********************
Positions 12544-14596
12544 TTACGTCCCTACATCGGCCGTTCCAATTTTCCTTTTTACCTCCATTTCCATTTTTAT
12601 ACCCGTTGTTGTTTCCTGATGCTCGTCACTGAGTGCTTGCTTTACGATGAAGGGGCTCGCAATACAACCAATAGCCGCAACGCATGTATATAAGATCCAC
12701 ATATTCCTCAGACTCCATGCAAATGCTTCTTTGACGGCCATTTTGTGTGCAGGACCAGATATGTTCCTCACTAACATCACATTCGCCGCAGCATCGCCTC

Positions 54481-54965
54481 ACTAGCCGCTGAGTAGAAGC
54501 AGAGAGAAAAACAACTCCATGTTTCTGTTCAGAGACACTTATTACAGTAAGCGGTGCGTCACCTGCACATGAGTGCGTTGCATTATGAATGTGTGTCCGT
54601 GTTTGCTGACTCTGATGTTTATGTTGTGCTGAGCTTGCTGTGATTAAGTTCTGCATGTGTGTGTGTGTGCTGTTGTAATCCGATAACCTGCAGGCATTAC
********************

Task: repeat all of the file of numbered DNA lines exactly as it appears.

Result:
Positions 12544-14596
12544 TTACGTCCCTACATCGGCCGTTCCAATTTTCCTTTTTACCTCCATTTCCATTTTTAT
12601 ACCCGTTGTTGTTTCCTGATGCTCGTCACTGAGTGCTTGCTTTACGATGAAGGGGCTCGCAATACAACCAATAGCCGCAACGCATGTATATAAGATCCAC
12701 ATATTCCTCAGACTCCATGCAAATGCTTCTTTGACGGCCATTTTGTGTGCAGGACCAGATATGTTCCTCACTAACATCACATTCGCCGCAGCATCGCCTC

Positions 54481-54965
54481 ACTAGCCGCTGAGTAGAAGC
54501 AGAGAGAAAAACAACTCCATGTTTCTGTTCAGAGACACTTATTACAGTAAGCGGTGCGTCACCTGCACATGAGTGCGTTGCATTATGAATGTGTGTCCGT
54601 GTTTGCTGACTCTGATGTTTATGTTGTGCTGAGCTTGCTGTGATTAAGTTCTGCATGTGTGTGTGTGTGCTGTTGTAATCCGATAACCTGCAGGCATTAC